Kilimanjaro – on the mountain, day one (24/02/2010)

The morning of 24th February 2010 – this is what it is all about. This is the culmination of everything that I have planned for over six months now, and it is finally here. It all feels slightly surreal however, like I am not really there. Maybe it is the altitude that I am not properly used to yet, or the heat, or the food, or whatever. It definitely feels like a dream though.

As we are waiting for the bus to arrive at about 7am, we are surprisingly greeted at the entrance to the hotel by none other than Henry Stedman himself! He has been on safari in Tanzania, is staying close by, and drops in to wish us luck, which was really nice of him. Henry if you are reading this – a thousand thank-yous! Here we are ready for the off, picture actually taken by Henry:

Are we ready - you bet!

So before we know it we are loaded onto one of the most rickety buses you will ever see – it is probably thirty years old for starters, and has about 14 seats and has us plus 27 porters on board. oh and it will only start if you bump start it in reverse:) Here are some of the sleepy guys who came with us:

A long way to go yet....

After a short while we met Tamara, Tayma and Kamal, our three remaining trekkers – all considerably younger (and fitter) than me, but we all got on really well from the get go. After about two hours we arrived at Marangu Gate, which was to be our finishing point for the mountain, but it was also necessary to register here too – and so this is our first picture together as a group:

Ready for action - Marangu Gate

From Marangu Gate we spent another two or so hours heading around Kilimanjaro to get to the Rongai Gate on the Northernmost (Kenyan, if not actually in Kenya) side of the mountain. The road is a dirt road and it just about passable in places – I have no idea how the bus made it at all.

When we arrive we are treated to a big lunch of soup (to become our staple diet), grilled cheese sandwiches, boiled eggs, fruit and the like – it was all great. Meanwhile the porters divide up between them all of the luggage, tents, food, camping and cooking equipment etc., and it is a huge operation – you realise then why it needs so many of them:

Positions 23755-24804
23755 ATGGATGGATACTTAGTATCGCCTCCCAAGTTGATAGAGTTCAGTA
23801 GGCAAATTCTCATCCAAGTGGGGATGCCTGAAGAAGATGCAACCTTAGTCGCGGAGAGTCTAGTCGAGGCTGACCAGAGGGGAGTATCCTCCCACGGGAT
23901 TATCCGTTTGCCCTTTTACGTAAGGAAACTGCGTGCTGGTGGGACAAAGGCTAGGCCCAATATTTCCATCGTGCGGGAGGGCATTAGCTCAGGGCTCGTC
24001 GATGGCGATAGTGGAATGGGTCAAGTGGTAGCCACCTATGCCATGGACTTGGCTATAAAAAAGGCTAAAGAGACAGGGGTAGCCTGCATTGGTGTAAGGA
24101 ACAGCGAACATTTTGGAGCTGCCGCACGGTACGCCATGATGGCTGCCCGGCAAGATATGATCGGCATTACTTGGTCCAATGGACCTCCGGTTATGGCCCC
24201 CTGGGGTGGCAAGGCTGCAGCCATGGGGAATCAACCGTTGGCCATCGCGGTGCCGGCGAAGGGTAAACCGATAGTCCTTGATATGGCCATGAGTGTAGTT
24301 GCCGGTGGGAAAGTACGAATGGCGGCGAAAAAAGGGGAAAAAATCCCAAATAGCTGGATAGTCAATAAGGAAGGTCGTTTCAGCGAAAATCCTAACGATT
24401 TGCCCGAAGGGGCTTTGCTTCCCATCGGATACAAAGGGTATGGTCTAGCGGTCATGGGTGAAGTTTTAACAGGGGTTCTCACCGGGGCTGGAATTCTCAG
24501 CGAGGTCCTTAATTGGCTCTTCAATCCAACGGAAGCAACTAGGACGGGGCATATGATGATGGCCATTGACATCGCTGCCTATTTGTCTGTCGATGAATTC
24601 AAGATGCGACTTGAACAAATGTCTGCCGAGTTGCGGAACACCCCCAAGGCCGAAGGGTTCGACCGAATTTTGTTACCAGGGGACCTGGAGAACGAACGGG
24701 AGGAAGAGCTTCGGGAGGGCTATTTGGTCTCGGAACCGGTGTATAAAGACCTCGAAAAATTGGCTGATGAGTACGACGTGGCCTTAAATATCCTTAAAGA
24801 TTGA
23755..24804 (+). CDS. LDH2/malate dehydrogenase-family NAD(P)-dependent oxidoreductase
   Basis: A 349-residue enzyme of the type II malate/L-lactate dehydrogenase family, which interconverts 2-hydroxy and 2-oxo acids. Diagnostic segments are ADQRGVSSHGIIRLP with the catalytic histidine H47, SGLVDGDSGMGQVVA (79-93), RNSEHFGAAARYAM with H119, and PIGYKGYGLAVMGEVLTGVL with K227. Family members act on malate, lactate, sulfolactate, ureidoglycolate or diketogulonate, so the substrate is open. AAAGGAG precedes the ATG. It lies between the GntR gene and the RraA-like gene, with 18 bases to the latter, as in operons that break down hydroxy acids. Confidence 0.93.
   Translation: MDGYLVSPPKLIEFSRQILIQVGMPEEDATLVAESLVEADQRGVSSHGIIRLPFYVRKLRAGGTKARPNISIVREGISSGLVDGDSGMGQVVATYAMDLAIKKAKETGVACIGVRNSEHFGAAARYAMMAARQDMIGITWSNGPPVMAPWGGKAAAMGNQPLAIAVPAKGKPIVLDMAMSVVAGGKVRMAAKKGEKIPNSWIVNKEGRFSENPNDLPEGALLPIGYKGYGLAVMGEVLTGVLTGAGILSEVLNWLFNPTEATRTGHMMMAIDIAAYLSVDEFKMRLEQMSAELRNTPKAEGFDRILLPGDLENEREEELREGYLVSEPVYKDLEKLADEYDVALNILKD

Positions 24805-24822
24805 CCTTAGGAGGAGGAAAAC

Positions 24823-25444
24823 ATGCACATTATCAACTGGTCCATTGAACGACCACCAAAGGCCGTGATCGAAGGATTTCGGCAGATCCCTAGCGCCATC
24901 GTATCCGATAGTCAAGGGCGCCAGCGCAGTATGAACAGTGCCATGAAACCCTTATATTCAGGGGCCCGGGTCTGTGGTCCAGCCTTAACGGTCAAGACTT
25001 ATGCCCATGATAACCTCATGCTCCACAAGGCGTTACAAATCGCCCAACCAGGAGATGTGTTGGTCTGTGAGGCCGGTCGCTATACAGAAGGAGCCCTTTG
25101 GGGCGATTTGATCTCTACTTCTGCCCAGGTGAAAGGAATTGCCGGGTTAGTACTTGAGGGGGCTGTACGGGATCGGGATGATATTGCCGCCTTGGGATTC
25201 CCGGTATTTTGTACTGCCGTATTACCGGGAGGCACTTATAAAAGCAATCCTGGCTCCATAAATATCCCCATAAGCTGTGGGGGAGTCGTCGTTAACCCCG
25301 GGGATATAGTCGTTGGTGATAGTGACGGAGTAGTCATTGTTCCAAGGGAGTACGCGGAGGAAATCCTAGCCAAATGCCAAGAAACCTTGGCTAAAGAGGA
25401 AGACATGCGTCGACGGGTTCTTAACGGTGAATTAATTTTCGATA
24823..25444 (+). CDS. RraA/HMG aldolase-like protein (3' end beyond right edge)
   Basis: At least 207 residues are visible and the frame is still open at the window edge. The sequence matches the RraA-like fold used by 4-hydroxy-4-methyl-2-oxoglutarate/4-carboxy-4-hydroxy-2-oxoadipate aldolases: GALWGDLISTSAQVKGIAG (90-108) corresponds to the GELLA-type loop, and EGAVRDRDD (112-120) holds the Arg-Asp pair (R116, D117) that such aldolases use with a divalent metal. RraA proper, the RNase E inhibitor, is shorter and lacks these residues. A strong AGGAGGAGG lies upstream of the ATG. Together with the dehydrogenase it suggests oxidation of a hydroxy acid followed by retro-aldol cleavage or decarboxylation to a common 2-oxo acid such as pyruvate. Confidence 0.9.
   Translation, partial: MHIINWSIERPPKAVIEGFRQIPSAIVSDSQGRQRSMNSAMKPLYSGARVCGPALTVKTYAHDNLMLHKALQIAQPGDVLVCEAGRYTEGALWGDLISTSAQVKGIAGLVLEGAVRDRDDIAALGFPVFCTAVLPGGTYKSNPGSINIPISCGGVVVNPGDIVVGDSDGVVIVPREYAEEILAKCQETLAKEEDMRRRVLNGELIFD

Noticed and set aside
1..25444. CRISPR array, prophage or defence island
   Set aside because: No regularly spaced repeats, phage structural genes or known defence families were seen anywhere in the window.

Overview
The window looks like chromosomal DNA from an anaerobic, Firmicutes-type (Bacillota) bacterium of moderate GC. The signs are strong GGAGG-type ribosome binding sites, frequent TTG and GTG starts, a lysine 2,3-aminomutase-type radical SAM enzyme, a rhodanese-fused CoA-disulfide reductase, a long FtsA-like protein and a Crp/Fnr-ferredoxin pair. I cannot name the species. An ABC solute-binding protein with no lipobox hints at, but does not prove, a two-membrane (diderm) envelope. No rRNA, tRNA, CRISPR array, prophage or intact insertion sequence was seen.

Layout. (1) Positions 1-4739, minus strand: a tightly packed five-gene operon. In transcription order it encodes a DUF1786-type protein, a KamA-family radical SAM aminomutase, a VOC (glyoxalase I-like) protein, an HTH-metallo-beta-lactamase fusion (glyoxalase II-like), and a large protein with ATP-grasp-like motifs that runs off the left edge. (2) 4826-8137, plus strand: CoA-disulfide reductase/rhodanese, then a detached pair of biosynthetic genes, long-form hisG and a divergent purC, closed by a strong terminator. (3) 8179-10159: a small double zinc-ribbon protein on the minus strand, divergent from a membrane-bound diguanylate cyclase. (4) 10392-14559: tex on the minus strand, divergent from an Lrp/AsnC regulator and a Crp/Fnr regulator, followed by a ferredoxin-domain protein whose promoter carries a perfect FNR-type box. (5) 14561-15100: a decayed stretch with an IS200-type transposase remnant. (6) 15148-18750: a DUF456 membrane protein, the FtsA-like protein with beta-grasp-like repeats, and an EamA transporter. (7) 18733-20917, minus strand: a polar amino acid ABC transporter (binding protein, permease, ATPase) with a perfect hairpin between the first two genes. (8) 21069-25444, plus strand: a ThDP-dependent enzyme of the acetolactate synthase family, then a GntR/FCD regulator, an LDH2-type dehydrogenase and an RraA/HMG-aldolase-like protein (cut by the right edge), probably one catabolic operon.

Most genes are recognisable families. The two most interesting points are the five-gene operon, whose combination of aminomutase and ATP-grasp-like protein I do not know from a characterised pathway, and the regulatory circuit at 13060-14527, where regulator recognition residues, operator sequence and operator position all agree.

Glad I don't have to carry all this stuff too.....

And before we know it, we are off and away – we are trekking on Kilimanjaro! The first walk is a short one – up to the first campsite is just about 7km, and a three or so hour walk, principally through forest. It was also very very hot. This is how it looked, and it was hard at times to even reconcile the fact that we were on the mountain at all:

The path begins for Caroline and Heather, with assistant guide Raymond

Before long we get our first view of Kibo from the mountain itself – we had seen bits of it from bus, but now it was much more real. It is also strange as it looks so far away and so high as to be out of reach. It would of course take us five days to get up there from where we stood, so this was not surprising really. The walk was fairly straightforward, and almost before we know it we are at camp, at about 6.30pm. When we arrive our tents are already set up, the porters having long since gone past us, almost unnoticed as they would every single day. We had four tents between us, and so Tamara and Tayma shared one, Caroline and Heather another, I shared with Kamal, and Ronan got to be on his own, which I think he was happy with.

Camp on first night....2,700 metres

We soon got our first camp dinner – more soup, and seemingly endless supplies of stew etc. The cooks had their work cut out with us as we had one vegetarian, and two more non-red meat eaters amongst us, but they did fantastically well throughout.

After a great feast we get our nightly briefing for the following day. Deo would brief us on what time we would be woken up (with tea or coffee in bed every day!), then what time for the washing water, then what time for breakfast, and what time we would set out walking. He’d also advise on diamox, how much drinking water to take, how cold it might be, or whatever, and ask if we were all feeling OK. the whole thing was like a military operation.

For us the next day would start at 6am, as we had a long way to go, and it would take us to 3,700m already. We were all in tents by around 9pm, and I wondered if I would sleep. Deo had told us there may be animals around at this camp, possibly buffalo I think, although maybe I dreamed that. But I needn’t have worried – sleep came very easily, and other than a necessary pee break in the middle of the night, I slept like a baby – my first night sleeping on the mountain. What a place to be – the next morning would greet us with fantastic weather and breathtaking views…….

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